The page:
Starting Your First Web Project, Part 5

Starting Your First Web Project, Part 5


In this lesson Starting Your First Web Project, Part 5, you will learn the final steps of completing keywords and creating the metatags for all the sections of a Website.


At this point, we have followed John through the process of making a preliminary assessment of the viability of his recipe Website, planning and designing his site, creating raw content, and generating his keywords and key phrases.

John will now arrive at the final set of keywords for the various sections of his site by comparing the keywords and key phrases he has come up with actual search engine statistics. As he does so, he will lay out the folder structure of his site on the server and create the framework of each page by typing in the title, description, and keywords metatags, as well as a comment containing his keywords at the top of the body section of each page.

You may recall that not all search engines read keyword metatags. In fact, the two most important search engines ignore them. Why then do we go to all this trouble to create keywords? The answer is that we include our keywords not only in the keyword metatag but also in the title, the description, the comment, and, most importantly, the actual content of each page. The keyword metatag is quite useful as a handy notation to yourself in each page of what the important words are for that page. You should refer to them often as you compose the content of each page. Plus, of course, many important search engines do read the keywords metatag.

John’s design called for several sections to be created for his Website. One type of division he planned is to create a breakfast section, a lunch section, and a supper section. (In the southern United States, the midday meal was traditionally referred to as “dinner” and the evening meal as “supper.” Since people from other areas of the country, and a lot of people in the South now, refer to the evening meal as “dinner,” that word is somewhat ambiguous in the context of a Southern recipe site. Thus, John has decided to use “lunch” to refer to the midday meal and “supper” as the evening meal to avoid that possible confusion.)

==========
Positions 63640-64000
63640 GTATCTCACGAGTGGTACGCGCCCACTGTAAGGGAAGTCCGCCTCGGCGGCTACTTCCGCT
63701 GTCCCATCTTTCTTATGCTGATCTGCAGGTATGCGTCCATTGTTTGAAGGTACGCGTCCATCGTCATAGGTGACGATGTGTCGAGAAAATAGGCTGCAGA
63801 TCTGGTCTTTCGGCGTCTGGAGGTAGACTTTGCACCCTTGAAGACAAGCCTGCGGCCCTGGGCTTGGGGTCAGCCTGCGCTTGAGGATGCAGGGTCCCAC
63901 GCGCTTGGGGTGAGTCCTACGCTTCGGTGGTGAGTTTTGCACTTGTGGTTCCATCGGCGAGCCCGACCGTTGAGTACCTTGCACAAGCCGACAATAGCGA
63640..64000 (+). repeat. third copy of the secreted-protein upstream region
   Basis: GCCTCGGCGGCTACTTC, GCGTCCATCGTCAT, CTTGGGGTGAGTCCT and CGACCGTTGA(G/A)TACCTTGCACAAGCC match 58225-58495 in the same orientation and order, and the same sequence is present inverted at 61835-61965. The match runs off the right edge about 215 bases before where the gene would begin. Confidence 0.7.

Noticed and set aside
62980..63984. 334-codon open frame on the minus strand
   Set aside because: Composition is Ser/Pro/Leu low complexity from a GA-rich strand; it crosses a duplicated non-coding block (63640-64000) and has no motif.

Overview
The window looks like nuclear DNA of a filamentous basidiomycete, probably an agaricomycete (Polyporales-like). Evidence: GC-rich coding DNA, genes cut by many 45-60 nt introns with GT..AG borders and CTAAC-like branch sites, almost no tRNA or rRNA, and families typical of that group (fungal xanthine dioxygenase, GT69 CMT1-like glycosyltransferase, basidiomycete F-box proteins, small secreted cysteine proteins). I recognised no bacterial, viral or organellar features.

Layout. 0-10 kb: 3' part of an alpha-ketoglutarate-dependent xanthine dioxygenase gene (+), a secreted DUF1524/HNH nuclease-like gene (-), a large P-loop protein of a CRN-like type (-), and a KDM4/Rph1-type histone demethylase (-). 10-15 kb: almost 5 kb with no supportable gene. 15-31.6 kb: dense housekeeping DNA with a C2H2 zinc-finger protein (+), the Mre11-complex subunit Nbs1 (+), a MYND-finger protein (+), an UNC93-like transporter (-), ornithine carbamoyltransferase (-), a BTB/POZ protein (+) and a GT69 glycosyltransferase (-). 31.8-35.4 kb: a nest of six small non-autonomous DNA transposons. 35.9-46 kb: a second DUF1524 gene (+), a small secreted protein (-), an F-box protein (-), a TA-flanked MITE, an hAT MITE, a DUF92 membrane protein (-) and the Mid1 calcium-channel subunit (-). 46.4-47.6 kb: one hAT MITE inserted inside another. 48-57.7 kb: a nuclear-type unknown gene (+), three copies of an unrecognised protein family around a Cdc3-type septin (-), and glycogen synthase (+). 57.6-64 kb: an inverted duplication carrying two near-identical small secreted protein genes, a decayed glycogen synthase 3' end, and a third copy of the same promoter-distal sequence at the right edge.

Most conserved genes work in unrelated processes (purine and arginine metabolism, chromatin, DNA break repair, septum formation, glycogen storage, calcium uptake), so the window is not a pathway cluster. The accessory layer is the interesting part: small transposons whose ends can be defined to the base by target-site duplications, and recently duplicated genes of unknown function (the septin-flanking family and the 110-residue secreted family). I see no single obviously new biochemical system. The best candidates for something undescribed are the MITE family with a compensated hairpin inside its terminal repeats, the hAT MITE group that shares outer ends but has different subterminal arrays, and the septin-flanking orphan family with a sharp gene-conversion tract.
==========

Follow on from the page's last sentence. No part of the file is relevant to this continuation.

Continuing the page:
Another way to divide up John’s recipe site is to have separate sections for different types of entrees. That is, a separate section each for beef, pork, poultry, seafood, and so on. John has also decided to have a separate section devoted to low-fat, health-conscious recipes. There will be more sections to his site (for example, a section on shopping for, or even growing, various ingredients) as John’s site evolves. That said, the above breakdown is sufficient for the basic layout of the site for now.

The main page (or home page) of the site will be a welcome area and a directory to the site with links to the various sections.


While many of the same keywords and key phrases will be used on all pages, some keywords apply only to certain sections. Also, the order of the keywords should be different on each section, to emphasize the specific subject matter of each section. An obvious example is that the “breakfast” keyword should have a prominent place in the breakfast section of John’s site, but less emphasis on the main page and really should not appear in the lunch and supper sections.